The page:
HomeNewsAnalysisDespite Shake Ups to Mexico's Underworld, Juarez's Uneasy Peace Will Stand
ANALYSIS

Despite Shake Ups to Mexico's Underworld, Juarez's Uneasy Peace Will Stand

JUAREZ CARTEL / 25 OCT 2012 BY GEOFFREY RAMSEY EN

A Southern Pulse report on Ciudad Juarez provides a glimpse at the dominant forces behind organized crime in the border city, once the “ground zero” of Mexico’s drug war, and offers a cautiously optimistic outlook for the future.

The report, published in October and available for purchase at Southern Pulse’s website, notes that the security environment in Juarez has turned a corner. Homicides in the city, which peaked at around 300 per month in 2010, have fallen dramatically, with August and September seeing around just one murder a day. Authorities have seen similar decreases in other criminal activities as well. From July 2011 to July 2012, police registered a more than 50 percent drop in vehicle theft, violent domestic robbery has fallen by 24 percent and armed robbery from commercial businesses is down by 35 percent.

One reason for this, according to the report, is that the criminal food chain in Juarez has finally settled. The Sinaloa Cartel’s bloody battle with the Juarez Cartel for control over the drug trafficking routes crossing through the city, which began in 2007, has come to an end.

This is not a sudden development, however. As the graph below shows, Juarez’s murder rate has been falling since 2010. Many analysts, the report’s author included, credit this to a non-aggression pact that both cartels agreed to in the spring of that year. However, violent crime persisted as smaller local gangs like the Aztecas and Los Mexicles -- which Southern Pulse describes as “accustomed to unrestrained strong-arm tactics” -- continued to fight over local turf.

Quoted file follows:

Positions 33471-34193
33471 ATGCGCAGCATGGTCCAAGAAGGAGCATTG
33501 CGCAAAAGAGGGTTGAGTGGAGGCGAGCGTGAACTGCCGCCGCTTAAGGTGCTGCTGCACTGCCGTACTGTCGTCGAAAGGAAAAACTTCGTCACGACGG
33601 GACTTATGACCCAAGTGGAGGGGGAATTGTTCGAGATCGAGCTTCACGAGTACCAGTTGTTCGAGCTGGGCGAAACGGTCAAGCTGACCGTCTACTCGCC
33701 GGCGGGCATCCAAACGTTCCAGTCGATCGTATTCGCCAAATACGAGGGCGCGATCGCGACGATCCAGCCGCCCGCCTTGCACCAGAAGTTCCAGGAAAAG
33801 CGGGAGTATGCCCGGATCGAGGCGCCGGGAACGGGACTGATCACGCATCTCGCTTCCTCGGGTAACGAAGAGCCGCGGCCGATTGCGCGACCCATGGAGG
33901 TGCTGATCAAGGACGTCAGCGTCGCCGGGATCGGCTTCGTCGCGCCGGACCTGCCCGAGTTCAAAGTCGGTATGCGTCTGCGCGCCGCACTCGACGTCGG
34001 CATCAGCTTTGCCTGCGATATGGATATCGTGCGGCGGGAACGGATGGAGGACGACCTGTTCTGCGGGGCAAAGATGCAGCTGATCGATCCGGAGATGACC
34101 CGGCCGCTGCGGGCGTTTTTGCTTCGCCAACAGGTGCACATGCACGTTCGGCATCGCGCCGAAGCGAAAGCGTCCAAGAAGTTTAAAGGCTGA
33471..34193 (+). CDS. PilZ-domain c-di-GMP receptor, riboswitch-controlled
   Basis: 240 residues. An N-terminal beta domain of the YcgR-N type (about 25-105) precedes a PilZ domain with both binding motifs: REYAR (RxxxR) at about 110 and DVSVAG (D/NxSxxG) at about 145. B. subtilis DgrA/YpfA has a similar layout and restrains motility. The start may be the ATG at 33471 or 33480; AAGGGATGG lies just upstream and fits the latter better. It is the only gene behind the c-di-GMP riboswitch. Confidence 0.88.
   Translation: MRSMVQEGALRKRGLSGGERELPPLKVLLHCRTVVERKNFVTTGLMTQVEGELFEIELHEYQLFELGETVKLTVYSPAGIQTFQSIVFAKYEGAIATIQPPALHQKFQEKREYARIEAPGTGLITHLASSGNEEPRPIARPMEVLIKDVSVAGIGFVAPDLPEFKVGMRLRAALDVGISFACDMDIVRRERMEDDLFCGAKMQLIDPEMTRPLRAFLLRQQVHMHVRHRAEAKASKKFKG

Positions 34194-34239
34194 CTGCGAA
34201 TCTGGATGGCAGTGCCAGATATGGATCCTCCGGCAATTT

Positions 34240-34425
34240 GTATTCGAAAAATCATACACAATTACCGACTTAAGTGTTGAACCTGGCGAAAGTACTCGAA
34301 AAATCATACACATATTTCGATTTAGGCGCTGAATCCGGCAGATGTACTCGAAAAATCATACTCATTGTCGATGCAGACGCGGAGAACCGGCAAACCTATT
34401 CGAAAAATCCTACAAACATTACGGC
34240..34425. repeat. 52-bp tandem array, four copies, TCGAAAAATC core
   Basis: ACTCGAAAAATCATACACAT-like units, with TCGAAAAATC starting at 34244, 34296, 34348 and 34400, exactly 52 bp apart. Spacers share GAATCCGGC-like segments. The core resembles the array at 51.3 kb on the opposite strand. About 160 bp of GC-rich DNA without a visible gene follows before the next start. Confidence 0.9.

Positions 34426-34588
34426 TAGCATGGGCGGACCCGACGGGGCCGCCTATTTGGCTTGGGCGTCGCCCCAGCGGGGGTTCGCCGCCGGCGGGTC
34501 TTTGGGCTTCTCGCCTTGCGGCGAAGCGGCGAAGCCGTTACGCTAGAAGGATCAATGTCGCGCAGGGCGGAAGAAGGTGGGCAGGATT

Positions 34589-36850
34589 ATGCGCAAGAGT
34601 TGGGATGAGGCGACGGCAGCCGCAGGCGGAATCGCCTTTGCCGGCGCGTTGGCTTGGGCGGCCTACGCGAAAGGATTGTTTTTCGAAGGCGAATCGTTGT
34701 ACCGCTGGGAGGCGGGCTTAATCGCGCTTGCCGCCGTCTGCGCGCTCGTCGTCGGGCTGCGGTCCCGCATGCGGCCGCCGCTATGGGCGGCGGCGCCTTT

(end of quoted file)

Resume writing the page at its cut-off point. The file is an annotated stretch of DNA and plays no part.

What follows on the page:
sopo2

Additionally, violence is down because the Juarez Cartel became irreversibly weakened by its struggle with the Sinaloa Cartel and by Mexican law enforcement. Though they were once a major player in the country’s drug trafficking landscape, their connections to Colombia and the United States have been lost, and the group has now clearly become subjugated to the Sinaloans. Not only is the cartel no longer a true transnational network, Southern Pulse argues that it should be considered a “tier-two” criminal organization, on par with regional gangs like the Aztecas.

InSight Crime Analysis

The Sinaloa Cartel’s now firm hold on Juarez marks the latest in a number of victories for the organization, which in recent months seems to be deepening its influence in Mexico. Their closest rivals, the Zetas, were hit by the death of one of their leaders, Heriberto Lazcano, in early October and seem to be a top priority of law enforcement in the country. In addition to the loss of Lazcano, the group is believed to be fragmenting.

As the dominant group in Juarez, the Sinaloa Cartel is expected to maintain a relatively low profile. The cartel is known for its business-like manner and penchant for more “soft” tactics like bribery and kickbacks rather than gruesome mass killings. With them at the helm of the city’s underworld, drug-related murders will likely be kept at a minimum. This will be an issue for Julian Leyzaola, Juarez’s police commander, who has battled police corruption since taking office in early 2011, when he told reporters that he suspected nearly one-quarter of the police force was on the payroll of criminal organizations.